Use individual, group, and community-level interventions to provide education, support, and training that can affect social norms about HIV and other STIs
Policies & Programs
Policies and programs that can improve health
filtered by "Health Care", "Nonprofits", and "Public Health"
Provide education, information, counseling, and support for breastfeeding to women throughout pre- and post-natal care
Engage professional or lay health workers to provide education, referral and follow-up, case management, home visiting, etc. for those at high risk for poor health outcomes; also called promotores de salud
Engage a variety of partners in a highly visible, multi-component effort to increase physical activity, often with efforts to address cardiovascular disease risk factors
Provide tailored health information and computer-mediated decision making, behavior change, and emotional support via interactive programs
Provide condoms free of charge or at a reduced cost in community and school-based settings
Provide free and confidential counseling and service referrals via telephone-based conversation, web-based chat, or text message to individuals in crisis, particularly those with severe mental health concerns
Provide at-risk expectant parents and families with young children with information, support, and training regarding child health, development, and care from prenatal stages through early childhood via trained home visitors
Offer samples of fresh fruits and vegetables in cafeterias, nutrition classes, school gardens, or workplace well-being meetings, often as part of a multi-faceted nutrition intervention
Teach parenting skills in a group setting using a standardized curriculum, often based on behavioral or cognitive-behavioral approaches and focused on parents of at-risk children
Provide health insurance outreach and support to assist individuals whose employers do not offer affordable coverage, who are self-employed, or who are unemployed
Increase patients’ health-related knowledge via efforts to simplify health education materials, improve patient-provider communication, and increase overall literacy
Provide home visiting services to families who are at risk for adverse childhood experiences, starting prenatally or right after birth and continuing for three to five years
Elicit information about sex or needle-sharing partners from STI-positive patients, then notify partners of risk, testing, and services; also called contact tracing, or partner counseling and referral services
Educate families about safe tap water temperatures during prenatal or well-baby visits at clinic or home visits; often with home safety checks or provision of home water temperature safety equipment
Teach behavioral skills that can help individuals incorporate physical activity into their daily routines
Provide pregnant or parenting teens with services based upon their needs (e.g., counseling, connections to health care or social services, academic support, etc.) in school or community settings
Increase access to LARCs through cost reduction, comprehensive birth control counseling, provider training, efforts to ensure availability at local clinics, etc.
Integrate legal services into health care settings to address legal issues that affect health (e.g., housing, food, utilities); services provided by private practice lawyers, law students, etc.
Provide an 8 or 12 hour training to educate laypeople about how to assist individuals with mental health problems or at risk for problems such as depression, anxiety, and substance use disorders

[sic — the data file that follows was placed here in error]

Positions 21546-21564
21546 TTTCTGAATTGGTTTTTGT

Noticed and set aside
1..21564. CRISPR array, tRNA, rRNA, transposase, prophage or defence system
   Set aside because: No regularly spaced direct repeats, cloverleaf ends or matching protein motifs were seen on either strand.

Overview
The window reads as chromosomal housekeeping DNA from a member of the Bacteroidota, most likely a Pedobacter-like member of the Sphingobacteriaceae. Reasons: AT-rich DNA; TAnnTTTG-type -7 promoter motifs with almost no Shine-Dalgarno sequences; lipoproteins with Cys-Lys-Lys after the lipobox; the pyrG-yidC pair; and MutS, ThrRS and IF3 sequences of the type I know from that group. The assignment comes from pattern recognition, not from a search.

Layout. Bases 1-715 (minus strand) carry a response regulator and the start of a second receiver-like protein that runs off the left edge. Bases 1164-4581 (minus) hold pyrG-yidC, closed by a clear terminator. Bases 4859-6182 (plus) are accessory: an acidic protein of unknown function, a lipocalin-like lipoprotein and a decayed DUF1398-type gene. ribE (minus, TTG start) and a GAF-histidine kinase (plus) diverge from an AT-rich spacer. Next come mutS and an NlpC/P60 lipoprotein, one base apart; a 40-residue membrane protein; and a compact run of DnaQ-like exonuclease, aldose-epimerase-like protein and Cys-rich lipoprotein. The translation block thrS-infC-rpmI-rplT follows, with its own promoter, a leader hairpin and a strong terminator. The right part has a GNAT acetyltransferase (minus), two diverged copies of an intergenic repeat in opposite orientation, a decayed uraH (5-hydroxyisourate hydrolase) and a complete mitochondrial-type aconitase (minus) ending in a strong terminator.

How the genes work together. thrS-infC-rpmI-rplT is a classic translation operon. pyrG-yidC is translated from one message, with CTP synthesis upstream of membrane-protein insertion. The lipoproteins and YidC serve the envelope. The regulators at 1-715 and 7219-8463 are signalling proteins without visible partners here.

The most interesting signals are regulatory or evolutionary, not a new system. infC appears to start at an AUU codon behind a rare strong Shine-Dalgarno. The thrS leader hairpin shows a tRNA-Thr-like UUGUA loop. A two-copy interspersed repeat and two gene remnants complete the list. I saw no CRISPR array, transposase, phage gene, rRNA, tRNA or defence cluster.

Combine educational, environmental, and behavioral activities that increase physical activity and improve nutrition (e.g., nutrition education, aerobic/strength training, dietary prescriptions, etc.) in various settings
Provide home visiting services to low income, first time mothers and their babies, starting during pregnancy and continuing through a child’s second birthday
Position registered nurses within a parish or similar faith community, or in a health care system to serve as a liaison to congregations; also called faith community nursing or congregational nursing
Provide culturally sensitive assistance and care coordination, and guide patients through available medical, insurance, and social support; also called systems navigators
Place motivational signs on or near stairwells, elevators, and escalators that encourage individuals to use stairs
Provide women with information about the risks and benefits of behaviors that affect their health before, during, and after pregnancy
Make pricing for hospital procedures and other health care services publicly available, often via websites, online databases, report cards, or similar tools
Establish programs that accept expired, unwanted, or unused medicines from designated users and dispose of them responsibly
Use counseling, informational materials, etc. to inform smokers and non-smokers of the harms of secondhand smoke and encourage them to implement home smoking bans
Educate youth and college athletes, coaches, and parents about the severity of concussions in sports, proper prevention, detection, reporting, and treatment
Support school-, community-, and clinic-based teen pregnancy prevention programs such as comprehensive sex education, HIV/STI prevention and youth development efforts, service learning, etc.
Support breastfeeding via private, well-equipped lactation spaces in workplaces, along with breastfeeding breaks, flexible schedules, professional lactation support, etc.
Use educational, environmental, and behavioral strategies to improve food choices and physical activity opportunities in worksite settings, also called workplace health programs